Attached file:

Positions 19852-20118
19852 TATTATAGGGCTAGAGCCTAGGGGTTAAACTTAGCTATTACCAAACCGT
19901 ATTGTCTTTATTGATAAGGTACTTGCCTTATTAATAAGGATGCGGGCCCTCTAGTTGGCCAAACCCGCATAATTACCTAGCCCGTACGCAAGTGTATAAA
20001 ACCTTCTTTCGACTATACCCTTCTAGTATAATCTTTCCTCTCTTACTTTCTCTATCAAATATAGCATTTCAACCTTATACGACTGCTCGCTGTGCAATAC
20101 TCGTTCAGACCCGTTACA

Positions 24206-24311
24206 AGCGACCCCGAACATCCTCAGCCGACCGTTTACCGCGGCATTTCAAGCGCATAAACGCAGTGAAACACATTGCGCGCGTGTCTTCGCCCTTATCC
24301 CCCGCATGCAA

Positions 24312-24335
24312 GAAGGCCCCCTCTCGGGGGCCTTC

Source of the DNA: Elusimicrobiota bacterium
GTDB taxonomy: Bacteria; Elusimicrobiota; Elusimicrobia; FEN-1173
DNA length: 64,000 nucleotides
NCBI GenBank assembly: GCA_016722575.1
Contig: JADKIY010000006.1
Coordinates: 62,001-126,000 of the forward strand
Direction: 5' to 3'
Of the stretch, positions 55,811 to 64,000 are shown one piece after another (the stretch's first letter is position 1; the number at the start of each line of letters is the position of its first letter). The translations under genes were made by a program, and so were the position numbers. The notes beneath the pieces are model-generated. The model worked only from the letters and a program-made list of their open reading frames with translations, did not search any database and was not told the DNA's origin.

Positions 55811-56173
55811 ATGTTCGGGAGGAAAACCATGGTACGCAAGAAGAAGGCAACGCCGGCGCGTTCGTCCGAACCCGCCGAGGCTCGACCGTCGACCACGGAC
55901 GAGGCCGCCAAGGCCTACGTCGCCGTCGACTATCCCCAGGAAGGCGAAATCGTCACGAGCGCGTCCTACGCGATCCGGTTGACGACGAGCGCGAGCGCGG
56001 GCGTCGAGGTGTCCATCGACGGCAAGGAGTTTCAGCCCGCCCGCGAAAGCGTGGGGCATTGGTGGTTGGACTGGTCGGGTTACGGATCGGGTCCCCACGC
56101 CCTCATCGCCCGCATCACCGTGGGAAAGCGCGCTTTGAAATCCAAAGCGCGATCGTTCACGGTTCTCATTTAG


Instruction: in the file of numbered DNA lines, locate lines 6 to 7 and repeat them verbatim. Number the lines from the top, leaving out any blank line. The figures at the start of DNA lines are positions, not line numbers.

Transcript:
Positions 24206-24311
24206 AGCGACCCCGAACATCCTCAGCCGACCGTTTACCGCGGCATTTCAAGCGCATAAACGCAGTGAAACACATTGCGCGCGTGTCTTCGCCCTTATCC